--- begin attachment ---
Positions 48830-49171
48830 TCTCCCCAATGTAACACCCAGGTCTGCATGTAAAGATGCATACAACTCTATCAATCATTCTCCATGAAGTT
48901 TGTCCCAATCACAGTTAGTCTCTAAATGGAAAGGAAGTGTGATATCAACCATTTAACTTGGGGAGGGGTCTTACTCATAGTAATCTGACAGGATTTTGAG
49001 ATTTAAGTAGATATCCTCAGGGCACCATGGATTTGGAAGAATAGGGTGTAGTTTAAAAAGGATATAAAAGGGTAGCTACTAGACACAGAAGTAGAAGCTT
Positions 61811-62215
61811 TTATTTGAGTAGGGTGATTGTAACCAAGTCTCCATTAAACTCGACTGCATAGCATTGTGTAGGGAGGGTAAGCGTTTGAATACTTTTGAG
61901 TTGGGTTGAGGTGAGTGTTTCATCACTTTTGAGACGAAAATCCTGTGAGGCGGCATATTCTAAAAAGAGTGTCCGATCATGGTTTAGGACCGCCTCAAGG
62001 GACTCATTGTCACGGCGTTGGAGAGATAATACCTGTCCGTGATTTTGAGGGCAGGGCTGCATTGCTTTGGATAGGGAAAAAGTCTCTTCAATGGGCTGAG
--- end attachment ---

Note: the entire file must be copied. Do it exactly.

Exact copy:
Positions 48830-49171
48830 TCTCCCCAATGTAACACCCAGGTCTGCATGTAAAGATGCATACAACTCTATCAATCATTCTCCATGAAGTT
48901 TGTCCCAATCACAGTTAGTCTCTAAATGGAAAGGAAGTGTGATATCAACCATTTAACTTGGGGAGGGGTCTTACTCATAGTAATCTGACAGGATTTTGAG
49001 ATTTAAGTAGATATCCTCAGGGCACCATGGATTTGGAAGAATAGGGTGTAGTTTAAAAAGGATATAAAAGGGTAGCTACTAGACACAGAAGTAGAAGCTT
Positions 61811-62215
61811 TTATTTGAGTAGGGTGATTGTAACCAAGTCTCCATTAAACTCGACTGCATAGCATTGTGTAGGGAGGGTAAGCGTTTGAATACTTTTGAG
61901 TTGGGTTGAGGTGAGTGTTTCATCACTTTTGAGACGAAAATCCTGTGAGGCGGCATATTCTAAAAAGAGTGTCCGATCATGGTTTAGGACCGCCTCAAGG
62001 GACTCATTGTCACGGCGTTGGAGAGATAATACCTGTCCGTGATTTTGAGGGCAGGGCTGCATTGCTTTGGATAGGGAAAAAGTCTCTTCAATGGGCTGAG